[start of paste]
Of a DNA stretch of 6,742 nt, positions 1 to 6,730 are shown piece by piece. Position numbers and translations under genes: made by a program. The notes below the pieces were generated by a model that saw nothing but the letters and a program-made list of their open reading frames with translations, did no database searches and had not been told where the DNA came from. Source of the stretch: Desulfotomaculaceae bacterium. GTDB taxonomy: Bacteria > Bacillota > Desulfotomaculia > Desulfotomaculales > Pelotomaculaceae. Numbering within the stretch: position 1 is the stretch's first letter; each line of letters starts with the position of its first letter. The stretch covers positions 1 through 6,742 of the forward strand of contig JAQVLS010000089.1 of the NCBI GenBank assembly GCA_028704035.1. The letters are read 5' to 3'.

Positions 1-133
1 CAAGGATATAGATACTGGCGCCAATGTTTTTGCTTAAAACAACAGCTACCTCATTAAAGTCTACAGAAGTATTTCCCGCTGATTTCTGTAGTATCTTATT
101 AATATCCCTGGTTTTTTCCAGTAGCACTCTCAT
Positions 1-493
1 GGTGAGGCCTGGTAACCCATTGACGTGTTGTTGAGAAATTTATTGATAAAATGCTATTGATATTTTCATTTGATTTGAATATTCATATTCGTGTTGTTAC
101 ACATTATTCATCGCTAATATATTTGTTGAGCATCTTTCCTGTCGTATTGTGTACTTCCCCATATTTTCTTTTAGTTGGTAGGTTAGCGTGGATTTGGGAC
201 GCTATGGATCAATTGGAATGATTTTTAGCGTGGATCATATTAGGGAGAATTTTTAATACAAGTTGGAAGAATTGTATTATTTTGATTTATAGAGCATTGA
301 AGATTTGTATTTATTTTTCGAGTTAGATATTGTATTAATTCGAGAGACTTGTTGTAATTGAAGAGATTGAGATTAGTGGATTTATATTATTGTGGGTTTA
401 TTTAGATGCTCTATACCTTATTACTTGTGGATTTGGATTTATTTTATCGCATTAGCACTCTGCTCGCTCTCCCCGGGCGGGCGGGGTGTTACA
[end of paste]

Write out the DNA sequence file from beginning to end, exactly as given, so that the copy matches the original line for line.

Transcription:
Of a DNA stretch of 6,742 nt, positions 1 to 6,730 are shown piece by piece. Position numbers and translations under genes: made by a program. The notes below the pieces were generated by a model that saw nothing but the letters and a program-made list of their open reading frames with translations, did no database searches and had not been told where the DNA came from. Source of the stretch: Desulfotomaculaceae bacterium. GTDB taxonomy: Bacteria > Bacillota > Desulfotomaculia > Desulfotomaculales > Pelotomaculaceae. Numbering within the stretch: position 1 is the stretch's first letter; each line of letters starts with the position of its first letter. The stretch covers positions 1 through 6,742 of the forward strand of contig JAQVLS010000089.1 of the NCBI GenBank assembly GCA_028704035.1. The letters are read 5' to 3'.

Positions 1-133
1 CAAGGATATAGATACTGGCGCCAATGTTTTTGCTTAAAACAACAGCTACCTCATTAAAGTCTACAGAAGTATTTCCCGCTGATTTCTGTAGTATCTTATT
101 AATATCCCTGGTTTTTTCCAGTAGCACTCTCAT
Positions 1-493
1 GGTGAGGCCTGGTAACCCATTGACGTGTTGTTGAGAAATTTATTGATAAAATGCTATTGATATTTTCATTTGATTTGAATATTCATATTCGTGTTGTTAC
101 ACATTATTCATCGCTAATATATTTGTTGAGCATCTTTCCTGTCGTATTGTGTACTTCCCCATATTTTCTTTTAGTTGGTAGGTTAGCGTGGATTTGGGAC
201 GCTATGGATCAATTGGAATGATTTTTAGCGTGGATCATATTAGGGAGAATTTTTAATACAAGTTGGAAGAATTGTATTATTTTGATTTATAGAGCATTGA
301 AGATTTGTATTTATTTTTCGAGTTAGATATTGTATTAATTCGAGAGACTTGTTGTAATTGAAGAGATTGAGATTAGTGGATTTATATTATTGTGGGTTTA
401 TTTAGATGCTCTATACCTTATTACTTGTGGATTTGGATTTATTTTATCGCATTAGCACTCTGCTCGCTCTCCCCGGGCGGGCGGGGTGTTACA